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Submitted by lisamont2 on Thu, 4/26/2012, 4:12pm
More resources and thanks to IDP community and fellow bloggers for all I've learned this month!
These past four weeks, I've reviewed online resources that might help us do less harm to the earth and its inhabitants. Before ending with a list of websites for you to explore, it's worth emphasizing how little we know about the effects of our actions.
Remember a time when you thought you'd acted out of love or compassion, but someone got hurt – partly as a result of what you did. This wasn't necessarily your fault. We can't guarantee that kind actions will benefit others, or reduce harm. So many interdependent causes and conditions go into any situation that it's impossible to say that a single cause A produced effect B. There's no one-to-one correlation between cause and effect.
This doesn't mean that we should stop cultivating lovingkindness and compassionate action. It's simply a humbling reminder not to think we know more than we do.
As Ellen Scordato put it wisely in a comment on my Week 2 post, "The more I practice Responsible Consumption, the more I realize I can do, possibly, less harm but not no harm. It's my ego trip to think that I'll live here and now and harm no one by what I choose to purchase. … That's NOT a reason not to use my conscience when I buy, but it's humbling for me to realize that karma and cause and effect are WAY more complicated than I can untangle. I do the best I can and look at my intentions. This app sounds pretty great but even it is no match for the wild complexity of the chains of karma set in motion with a swipe of my debit card."
The image of swiping a debit card and unleashing wildly complex chains of karma resonated in my practice these past two weeks. While it's wonderful that researchers are studying the products we buy and their ingredients from resource extraction, through manufacture, use, and disposal, we would be wrong to think that these scientists can give us foolproof measurements of the suffering our purchases might lead to, or that this data could prevent us from doing harm. Harm-free consumption isn't possible in the world we live in.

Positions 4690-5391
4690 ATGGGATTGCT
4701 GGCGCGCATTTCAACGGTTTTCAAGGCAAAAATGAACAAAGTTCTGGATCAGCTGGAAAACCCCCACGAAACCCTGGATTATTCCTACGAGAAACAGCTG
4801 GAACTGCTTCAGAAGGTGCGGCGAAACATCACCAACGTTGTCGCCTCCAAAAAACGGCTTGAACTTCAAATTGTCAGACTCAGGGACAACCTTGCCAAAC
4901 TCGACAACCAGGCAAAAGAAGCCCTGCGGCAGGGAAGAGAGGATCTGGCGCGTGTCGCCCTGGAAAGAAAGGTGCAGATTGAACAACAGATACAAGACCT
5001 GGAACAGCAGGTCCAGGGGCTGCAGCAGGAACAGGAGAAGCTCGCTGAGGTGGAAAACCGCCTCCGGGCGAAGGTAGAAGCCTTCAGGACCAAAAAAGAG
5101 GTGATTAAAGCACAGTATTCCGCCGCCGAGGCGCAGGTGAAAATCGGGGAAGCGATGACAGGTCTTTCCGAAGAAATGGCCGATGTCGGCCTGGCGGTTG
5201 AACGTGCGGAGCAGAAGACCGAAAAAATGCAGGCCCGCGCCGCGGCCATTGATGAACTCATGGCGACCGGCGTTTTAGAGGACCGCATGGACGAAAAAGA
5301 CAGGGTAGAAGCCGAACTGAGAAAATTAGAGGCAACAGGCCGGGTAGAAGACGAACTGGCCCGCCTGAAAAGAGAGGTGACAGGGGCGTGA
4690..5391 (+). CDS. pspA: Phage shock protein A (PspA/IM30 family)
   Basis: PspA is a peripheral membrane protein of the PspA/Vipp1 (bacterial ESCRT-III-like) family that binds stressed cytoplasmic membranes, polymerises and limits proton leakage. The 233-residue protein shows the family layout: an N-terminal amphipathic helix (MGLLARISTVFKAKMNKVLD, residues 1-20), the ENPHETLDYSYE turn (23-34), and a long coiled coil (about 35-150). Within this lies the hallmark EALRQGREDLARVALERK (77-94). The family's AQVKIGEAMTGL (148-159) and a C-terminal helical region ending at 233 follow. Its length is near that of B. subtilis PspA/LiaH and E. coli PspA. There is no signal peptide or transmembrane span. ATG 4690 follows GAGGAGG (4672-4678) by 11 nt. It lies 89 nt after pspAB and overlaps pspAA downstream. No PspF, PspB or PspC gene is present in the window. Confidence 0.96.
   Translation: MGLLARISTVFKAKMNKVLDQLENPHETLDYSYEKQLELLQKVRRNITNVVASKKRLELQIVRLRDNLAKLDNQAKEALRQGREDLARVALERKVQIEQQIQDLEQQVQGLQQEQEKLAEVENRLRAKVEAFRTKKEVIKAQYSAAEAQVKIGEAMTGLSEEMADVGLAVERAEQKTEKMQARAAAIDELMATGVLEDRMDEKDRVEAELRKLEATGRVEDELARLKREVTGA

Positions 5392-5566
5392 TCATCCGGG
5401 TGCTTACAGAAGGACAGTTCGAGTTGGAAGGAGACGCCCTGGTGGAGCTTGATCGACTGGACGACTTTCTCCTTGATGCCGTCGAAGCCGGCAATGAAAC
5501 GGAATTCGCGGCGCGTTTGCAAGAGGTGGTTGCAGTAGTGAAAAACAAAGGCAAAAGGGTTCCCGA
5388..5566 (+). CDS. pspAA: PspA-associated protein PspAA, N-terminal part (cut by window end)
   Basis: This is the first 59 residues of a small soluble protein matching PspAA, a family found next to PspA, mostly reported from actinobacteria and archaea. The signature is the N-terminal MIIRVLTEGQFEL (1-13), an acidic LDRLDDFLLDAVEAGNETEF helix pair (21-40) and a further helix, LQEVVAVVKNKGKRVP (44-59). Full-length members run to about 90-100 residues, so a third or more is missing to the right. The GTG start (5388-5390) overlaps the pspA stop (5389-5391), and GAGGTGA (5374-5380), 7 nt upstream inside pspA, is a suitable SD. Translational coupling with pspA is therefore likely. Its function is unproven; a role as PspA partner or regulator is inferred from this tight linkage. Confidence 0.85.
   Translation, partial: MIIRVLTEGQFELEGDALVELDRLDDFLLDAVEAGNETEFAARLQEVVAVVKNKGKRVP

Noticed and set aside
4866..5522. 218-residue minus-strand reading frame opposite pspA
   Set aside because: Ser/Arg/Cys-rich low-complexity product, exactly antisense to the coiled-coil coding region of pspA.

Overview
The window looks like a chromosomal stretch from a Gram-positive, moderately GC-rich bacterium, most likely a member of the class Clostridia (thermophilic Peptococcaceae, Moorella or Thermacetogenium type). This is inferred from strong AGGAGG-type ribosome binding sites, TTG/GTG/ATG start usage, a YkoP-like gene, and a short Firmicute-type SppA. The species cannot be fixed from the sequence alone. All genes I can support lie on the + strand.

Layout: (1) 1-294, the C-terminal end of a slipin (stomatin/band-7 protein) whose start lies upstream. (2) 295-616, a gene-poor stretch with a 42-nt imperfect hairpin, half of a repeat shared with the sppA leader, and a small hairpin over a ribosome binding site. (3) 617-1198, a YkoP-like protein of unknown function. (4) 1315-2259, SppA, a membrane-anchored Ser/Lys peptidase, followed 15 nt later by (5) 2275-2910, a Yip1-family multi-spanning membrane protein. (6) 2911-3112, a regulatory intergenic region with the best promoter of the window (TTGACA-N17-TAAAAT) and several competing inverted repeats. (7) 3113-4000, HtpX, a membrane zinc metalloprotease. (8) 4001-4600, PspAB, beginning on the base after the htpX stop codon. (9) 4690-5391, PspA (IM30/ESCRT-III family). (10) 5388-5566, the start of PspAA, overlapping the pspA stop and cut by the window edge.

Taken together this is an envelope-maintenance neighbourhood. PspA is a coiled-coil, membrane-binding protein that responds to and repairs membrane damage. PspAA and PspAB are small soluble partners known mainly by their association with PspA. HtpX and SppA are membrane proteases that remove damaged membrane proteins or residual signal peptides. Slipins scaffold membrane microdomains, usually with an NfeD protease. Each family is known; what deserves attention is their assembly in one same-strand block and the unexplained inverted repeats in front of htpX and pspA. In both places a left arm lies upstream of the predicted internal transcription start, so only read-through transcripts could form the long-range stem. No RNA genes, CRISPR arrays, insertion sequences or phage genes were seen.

Our entire system depends so heavily on fossil fuels that nearly all of us in the U.S. contribute to climate change in ways we can't avoid. I'm typing this on a laptop, plugged into an electric socket. Yesterday I did some research in the main branch of the New York Public Library, an enormous Beaux-Arts building that requires lots of fossil fuels to light and heat. Most of us rely on fossil fuels in our work, but we can't necessarily quit our jobs, or even convince our employers to switch to solar power. So we keep reproducing a harmful system behind our own backs and despite our intentions.
This is why we need radical systemic change. Responsible consumption is crucial, but it's not enough.
Image by José Manuel Suárez (Flickr) [CC-BY-2.0 (http://creativecommons.org/licenses/by/2.0)], via Wikimedia Commons
Here's a list of more online resources for Responsible Consumption. Please try them out and let us know what you think.
When you no longer love your stuff, give it away, sell it, or swap it. To give away your pink lawn flamingo, vintage bubble gum collection or anything else that’s legal and appropriate for all ages, find your local Freecycle group and get on the list: http://www.freecycle.org. Look up your city, state or country on Craig’s List. Click on “post to classifieds” or go to the “for sale” column to buy or barter.
Share resources and skills at http://www.justfortheloveofit.org/freeshare.
Swap, buy or sell used clothing at http://clothingswap.org.
Recycle your computer. Manufacturing a laptop requires about five times more fuel than making a car or refrigerator. When you buy a new computer, many manufacturers will recycle your old one for you. You can also find your local electronic recycler at http://www.ecyclingcentral.com.
Some of us are vegan or vegetarian, but since the widespread cultural phenomenon of People Eating Fish isn't going to change anytime soon, we can all support Monteray Bay Aquarium Seafood Watch.
Calculate your carbon footprint at http://www.carbonfootprint.com/individuals.html.
Watch out for greenwashing.
Check out the issues surrounding biodegradable plastic:
We are on this journey as a community. Read all the Responsible Consumption posts and follow along as we examine our habits.
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